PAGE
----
and Some Background Information
Addition, subtraction and multiplication operations were performed by a table lookup method. Division was accomplished by a division simulating program and later by an automatic division feature. I have read that it was developed by the Navy to teach computing. There's even a rumor that the US Navy called this computer the CADET - Can't Add, Doesn't Even Try.
There were two programming languages available, Fortran and SPS. The typesetting programs used at the Star were written in SPS, Symbolic Programming System, which today we call assembler language. We thought SPS was the best solution, even though Fortran was more portable. Those who had written composition systems in Fortran were at the mercy of compiler revisions, which were many back then, and memory was VERY expensive. With SPS we didn't have to worry too much about revisions and changes to the system. Sure wish we'd had a "C" compiler back then.
We had quite a bit of fun with the system. With its many console lights, it was somewhat interesting to turn the lights off in the room and just watch it work. Many interesting patterns of lights would repeat themselves at certain intervals and you could eventually know what's running just by noticing the patterns.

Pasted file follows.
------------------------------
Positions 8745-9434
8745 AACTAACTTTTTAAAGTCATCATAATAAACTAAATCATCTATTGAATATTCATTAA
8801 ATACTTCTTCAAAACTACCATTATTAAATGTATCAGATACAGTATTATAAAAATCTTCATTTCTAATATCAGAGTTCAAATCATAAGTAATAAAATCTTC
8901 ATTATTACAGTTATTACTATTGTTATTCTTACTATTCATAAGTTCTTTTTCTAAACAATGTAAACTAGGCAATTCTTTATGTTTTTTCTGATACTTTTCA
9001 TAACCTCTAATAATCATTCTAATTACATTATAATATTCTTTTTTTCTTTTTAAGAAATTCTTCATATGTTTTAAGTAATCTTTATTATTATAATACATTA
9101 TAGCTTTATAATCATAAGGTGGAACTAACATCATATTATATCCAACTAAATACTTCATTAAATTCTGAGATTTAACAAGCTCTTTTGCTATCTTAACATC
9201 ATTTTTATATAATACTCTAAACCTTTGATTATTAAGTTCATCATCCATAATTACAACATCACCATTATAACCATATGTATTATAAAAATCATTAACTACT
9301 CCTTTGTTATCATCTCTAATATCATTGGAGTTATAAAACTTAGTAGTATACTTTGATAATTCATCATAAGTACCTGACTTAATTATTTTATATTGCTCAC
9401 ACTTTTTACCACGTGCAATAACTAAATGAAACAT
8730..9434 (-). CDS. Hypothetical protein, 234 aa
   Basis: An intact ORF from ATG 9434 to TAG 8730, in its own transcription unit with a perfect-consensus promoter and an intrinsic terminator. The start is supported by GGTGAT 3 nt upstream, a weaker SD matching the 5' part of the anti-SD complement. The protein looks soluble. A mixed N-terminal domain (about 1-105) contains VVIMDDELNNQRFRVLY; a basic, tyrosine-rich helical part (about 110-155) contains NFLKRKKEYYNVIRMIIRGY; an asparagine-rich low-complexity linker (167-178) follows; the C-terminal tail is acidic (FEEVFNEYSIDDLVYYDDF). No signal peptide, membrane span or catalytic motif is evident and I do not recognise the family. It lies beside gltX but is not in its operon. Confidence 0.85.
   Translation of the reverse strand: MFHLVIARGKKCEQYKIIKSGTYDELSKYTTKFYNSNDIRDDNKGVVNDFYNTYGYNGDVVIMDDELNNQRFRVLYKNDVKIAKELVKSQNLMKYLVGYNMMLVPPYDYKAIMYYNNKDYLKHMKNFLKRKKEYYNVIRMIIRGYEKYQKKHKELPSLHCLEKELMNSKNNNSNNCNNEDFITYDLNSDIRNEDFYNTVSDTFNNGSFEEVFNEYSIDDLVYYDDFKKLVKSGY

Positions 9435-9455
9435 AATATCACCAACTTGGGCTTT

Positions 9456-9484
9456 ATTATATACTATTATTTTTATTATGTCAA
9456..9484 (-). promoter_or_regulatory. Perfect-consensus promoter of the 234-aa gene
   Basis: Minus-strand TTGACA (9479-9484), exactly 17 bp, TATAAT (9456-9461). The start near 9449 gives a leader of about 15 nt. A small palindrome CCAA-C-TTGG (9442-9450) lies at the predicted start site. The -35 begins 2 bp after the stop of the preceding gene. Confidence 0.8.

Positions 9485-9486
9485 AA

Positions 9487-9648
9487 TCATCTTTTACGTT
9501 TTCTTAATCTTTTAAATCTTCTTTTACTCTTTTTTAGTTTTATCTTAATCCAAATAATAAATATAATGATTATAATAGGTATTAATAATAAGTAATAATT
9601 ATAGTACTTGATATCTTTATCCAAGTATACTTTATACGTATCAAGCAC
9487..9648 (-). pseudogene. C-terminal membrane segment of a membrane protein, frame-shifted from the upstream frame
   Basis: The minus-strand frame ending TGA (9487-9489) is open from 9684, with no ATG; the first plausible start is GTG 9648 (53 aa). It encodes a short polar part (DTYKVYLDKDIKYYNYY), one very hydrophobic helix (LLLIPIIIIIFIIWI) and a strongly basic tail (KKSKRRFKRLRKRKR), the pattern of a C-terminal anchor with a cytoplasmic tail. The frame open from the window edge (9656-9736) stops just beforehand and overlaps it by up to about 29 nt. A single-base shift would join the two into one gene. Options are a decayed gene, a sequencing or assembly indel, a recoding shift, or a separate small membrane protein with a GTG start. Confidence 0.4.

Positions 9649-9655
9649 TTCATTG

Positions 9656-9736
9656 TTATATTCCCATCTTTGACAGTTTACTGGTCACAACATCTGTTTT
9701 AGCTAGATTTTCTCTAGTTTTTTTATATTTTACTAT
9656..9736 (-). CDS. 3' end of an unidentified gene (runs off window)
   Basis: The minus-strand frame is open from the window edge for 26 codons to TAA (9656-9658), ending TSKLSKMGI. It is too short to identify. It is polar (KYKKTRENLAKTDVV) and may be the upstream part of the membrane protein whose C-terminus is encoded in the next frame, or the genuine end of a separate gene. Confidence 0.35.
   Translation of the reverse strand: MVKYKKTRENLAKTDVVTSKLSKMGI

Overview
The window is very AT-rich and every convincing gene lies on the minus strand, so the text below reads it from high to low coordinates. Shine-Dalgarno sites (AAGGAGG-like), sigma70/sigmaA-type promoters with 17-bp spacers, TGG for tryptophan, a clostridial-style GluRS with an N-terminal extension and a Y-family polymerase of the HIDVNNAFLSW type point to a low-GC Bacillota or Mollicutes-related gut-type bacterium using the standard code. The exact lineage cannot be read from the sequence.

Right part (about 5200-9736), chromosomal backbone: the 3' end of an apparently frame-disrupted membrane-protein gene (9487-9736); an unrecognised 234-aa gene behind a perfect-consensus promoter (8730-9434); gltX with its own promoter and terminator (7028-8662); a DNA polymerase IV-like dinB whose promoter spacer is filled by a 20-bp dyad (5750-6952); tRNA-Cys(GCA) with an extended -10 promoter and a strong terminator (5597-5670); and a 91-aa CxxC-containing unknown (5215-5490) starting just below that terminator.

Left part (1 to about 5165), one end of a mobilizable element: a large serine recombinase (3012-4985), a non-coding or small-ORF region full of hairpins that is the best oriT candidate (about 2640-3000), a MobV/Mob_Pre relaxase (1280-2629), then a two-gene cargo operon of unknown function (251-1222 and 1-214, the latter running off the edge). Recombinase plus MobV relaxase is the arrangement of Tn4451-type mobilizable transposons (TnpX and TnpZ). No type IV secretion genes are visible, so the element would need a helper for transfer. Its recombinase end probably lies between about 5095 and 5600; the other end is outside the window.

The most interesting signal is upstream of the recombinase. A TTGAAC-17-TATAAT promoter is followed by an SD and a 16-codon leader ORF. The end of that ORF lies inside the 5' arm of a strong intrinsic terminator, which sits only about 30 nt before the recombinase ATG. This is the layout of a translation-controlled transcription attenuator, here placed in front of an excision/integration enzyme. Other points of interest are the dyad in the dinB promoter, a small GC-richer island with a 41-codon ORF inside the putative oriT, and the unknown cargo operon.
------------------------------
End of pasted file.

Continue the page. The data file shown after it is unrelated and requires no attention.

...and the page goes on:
One interesting pattern was generated by the newsprint inventory sort program. It would read in a memory full of data, and slowly the lights would pulse as it sorted the information. As the information became closer to being in sorted order, the lights would flash faster and faster until it became a blur. And then as the sorted information was written to disk sequentially, the lights would represent that also. This was the closest I've ever seen to a computer having an orgasm. Even the ladies at the office thought it was hilarious.
We also received some programs from universities (freeware?) that put the 1620's transistors through a certain pattern. Someone discovered that when certain instructions were executed, specific radio waves were emitted. Their programs utilized progam loops containing these instructions to control the time interval of these emissions. By placing a transitor radio close to the console, and tuning it to a certain frequency, the programs would play different songs from the computer. We always wondered how this came about, and for what reason. Anyway, when the 1620 was upgraded to a faster processor, the music became unintelligible, for obvious reasons.
Any one else having anything to say about the IBM-1620 that they'd like to share, e-mail me at firstname.lastname@example.org.